Border lockdowns and supply chain disruptions caused by COVID-19 have failed to slow the huge uptake of rooftop solar in Australia, with householders installing record amounts of new capacity last year.Figures from the Clean Energy Regulator (CER) show more than 3,000MW of small-scale solar capacity was added to grids around the country in the 12 months to December 31, pipping the previous high of 2,964MW in 2020.Combined, the capacity of the newly installed solar eclipsed the size of Australia’s biggest power station, the 2,880MW Eraring coal-fired plant operated by Origin Energy in New South Wales.Also, the CER said there was typically a lag of up to 12 months in the reporting of new units, meaning the figure was likely to be even higher.Across Australia, more than 360,000 customers had solar panels installed on their roofs last year, in line with 2020 and more than double the number that went up in 2015.A spokesman for the CER said this was expected to rise to 380,000 installations with a total capacity of 3,200MW for the period.Central to the record uptake is the growing average size of new solar installations, which the CER noted had increased from 8kW to 8.3kW.The regulator said this trend showed few signs of stopping, noting it was increasingly seeing systems in the 10–15kW bracket going up on roofs.
Industry experts said the latest figures captured the extraordinary rise of rooftop solar in Australia, which has become one of the world’s biggest adopters of the technology.Since 2001, when there were 118 systems in the country, the number of customers with solar panels has ballooned to more than 3 million.According to the body that runs the country’s main electricity systems — the Australian Energy Market Operator (AEMO) — rooftop solar is now generating significant chunks of the nation’s power at various times.In its snapshot of the market during the three months to December 31, AEMO noted photovoltaic cells accounted for 32 per cent of total generation in the middle of the day on November 15.Tony Wood, the energy and climate change program director at the Grattan Institute, said the record uptake of solar was a mixed blessing.Mr Wood said the seemingly insatiable demand for solar power from Australian households was allowing many to cut their energy bills while generating clean electricity.Australia, he noted, was the world’s leading jurisdiction for small-scale solar, driven by generous government subsidies and the plummeting costs of photovoltaic technology.However, he said the ever-increasing amounts of solar on roofs was presenting technical challenges for the grid , which was becoming unstable at times as more intermittent renewable generation entered the mix.
Crucially, he said the combined output from solar was now so great at certain times — typically on mild, sunny weekend days when businesses were closed — that minimum levels of demand for power from the grid were reaching critical lows .In those circumstances, he said fossil fuel-fired generators such as coal and gas plants were having to switch off to avoid overloading the grid, depriving the system of the backup services they traditionally provided.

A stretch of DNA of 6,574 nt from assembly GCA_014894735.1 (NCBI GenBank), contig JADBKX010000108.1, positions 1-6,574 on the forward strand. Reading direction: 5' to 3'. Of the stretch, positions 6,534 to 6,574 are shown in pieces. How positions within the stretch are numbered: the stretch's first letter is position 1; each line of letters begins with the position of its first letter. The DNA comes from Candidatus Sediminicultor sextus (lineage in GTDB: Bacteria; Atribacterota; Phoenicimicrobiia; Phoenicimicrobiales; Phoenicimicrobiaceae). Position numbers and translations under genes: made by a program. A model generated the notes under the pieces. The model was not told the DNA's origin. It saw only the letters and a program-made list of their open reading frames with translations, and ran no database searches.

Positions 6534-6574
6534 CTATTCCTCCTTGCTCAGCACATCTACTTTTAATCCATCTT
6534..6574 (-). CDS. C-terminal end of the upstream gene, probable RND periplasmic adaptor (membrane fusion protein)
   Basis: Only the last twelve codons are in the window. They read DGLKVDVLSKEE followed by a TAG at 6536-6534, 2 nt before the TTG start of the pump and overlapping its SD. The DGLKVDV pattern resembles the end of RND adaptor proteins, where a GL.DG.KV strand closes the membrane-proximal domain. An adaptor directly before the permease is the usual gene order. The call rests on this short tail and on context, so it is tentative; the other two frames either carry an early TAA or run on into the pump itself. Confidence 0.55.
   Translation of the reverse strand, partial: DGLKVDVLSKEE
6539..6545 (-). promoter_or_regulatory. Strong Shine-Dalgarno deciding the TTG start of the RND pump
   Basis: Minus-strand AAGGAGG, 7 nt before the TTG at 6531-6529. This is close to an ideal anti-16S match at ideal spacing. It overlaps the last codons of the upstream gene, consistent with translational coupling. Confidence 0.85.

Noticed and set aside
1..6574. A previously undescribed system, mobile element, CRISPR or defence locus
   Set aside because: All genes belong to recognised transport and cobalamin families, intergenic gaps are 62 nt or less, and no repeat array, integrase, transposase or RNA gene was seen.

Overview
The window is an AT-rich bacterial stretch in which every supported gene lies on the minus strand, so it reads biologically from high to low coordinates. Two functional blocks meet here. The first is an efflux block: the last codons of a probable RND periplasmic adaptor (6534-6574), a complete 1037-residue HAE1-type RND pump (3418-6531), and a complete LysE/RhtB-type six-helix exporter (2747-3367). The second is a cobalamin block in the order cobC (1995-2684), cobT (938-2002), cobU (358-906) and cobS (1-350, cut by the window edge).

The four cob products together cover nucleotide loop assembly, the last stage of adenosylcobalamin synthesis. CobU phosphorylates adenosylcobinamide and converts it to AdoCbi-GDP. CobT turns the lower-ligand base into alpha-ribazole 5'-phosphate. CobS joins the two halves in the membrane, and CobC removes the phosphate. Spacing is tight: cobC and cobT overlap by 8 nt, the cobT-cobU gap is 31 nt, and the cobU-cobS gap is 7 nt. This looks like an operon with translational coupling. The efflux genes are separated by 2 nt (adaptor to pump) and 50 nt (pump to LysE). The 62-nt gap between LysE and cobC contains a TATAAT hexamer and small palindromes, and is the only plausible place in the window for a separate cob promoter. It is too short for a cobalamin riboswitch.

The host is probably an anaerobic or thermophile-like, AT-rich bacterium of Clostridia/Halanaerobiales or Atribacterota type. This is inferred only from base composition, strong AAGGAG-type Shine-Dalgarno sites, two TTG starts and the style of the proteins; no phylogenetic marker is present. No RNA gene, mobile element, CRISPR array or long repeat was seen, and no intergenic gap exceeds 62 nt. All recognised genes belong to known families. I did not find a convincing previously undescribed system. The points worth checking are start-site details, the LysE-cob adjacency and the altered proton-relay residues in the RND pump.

“3,000MW of solar in terms of contributing energy to the system is a lot different to 3,000MW of coal- or gas-fired power, which can be there overwhelmingly most of the time,” Mr Wood said.”Also, you can pretty well turn it on or off as it’s needed because the coal or the gas is just sitting there.”We don’t have that same capacity with renewables.
“That doesn’t mean it’s good or bad — it’s just got different characteristics that have to be managed.” On top of the technical challenges, Mr Wood said the rise of solar was causing economic headaches as regulators and companies tried to cope with the surging levels of output from the systems .He said there was now so much solar power being generated in the middle of the day — and not enough demand from users or storage such as batteries — that the electricity was virtually worthless.Despite this, he said households were still largely able to offload that power to electricity companies.And he said that while customers with solar panels were able to slash their bills by drawing less energy from the grid, they were prolific users of the network of poles and wires.This meant the need for electricity tariffs to recover the costs of the distribution system was essential, he said.”It’s like if we all grew some of our food … and then we decided we were going to require Coles or Woolworths to buy it from us,” he said.”Coles and Woolworths would say ‘Wait a second, we don’t want you dumping a whole lot of excess tomatoes at our retail store just when we have a glut of tomatoes’.” Video: NSW State Government to push for shorter gap before booster jab (ABC NEWS) Transport and Tourism Forum CEO speaks on border reopening National weather forecast for Tuesday February 8 Military to help battle aged care crisis Australia set to re-open to world Young man dies after Warnbro shooting Woman recovering in hospital after shark attack NSW sends reinforcements to help battle WA bushfires WA introduces new close contact definition Trial of Zachary Rolfe begins in Supreme Court in Darwin Slater reveals Maroons assistant coach A dozen people died on Queensland roads in February Queensland students finally back to school Sydney council installs smart cameras to stop hoons Bird opens up on injury battles SA Premier announces $30 meal vouchers E-scooters cause havoc on Melbourne roads.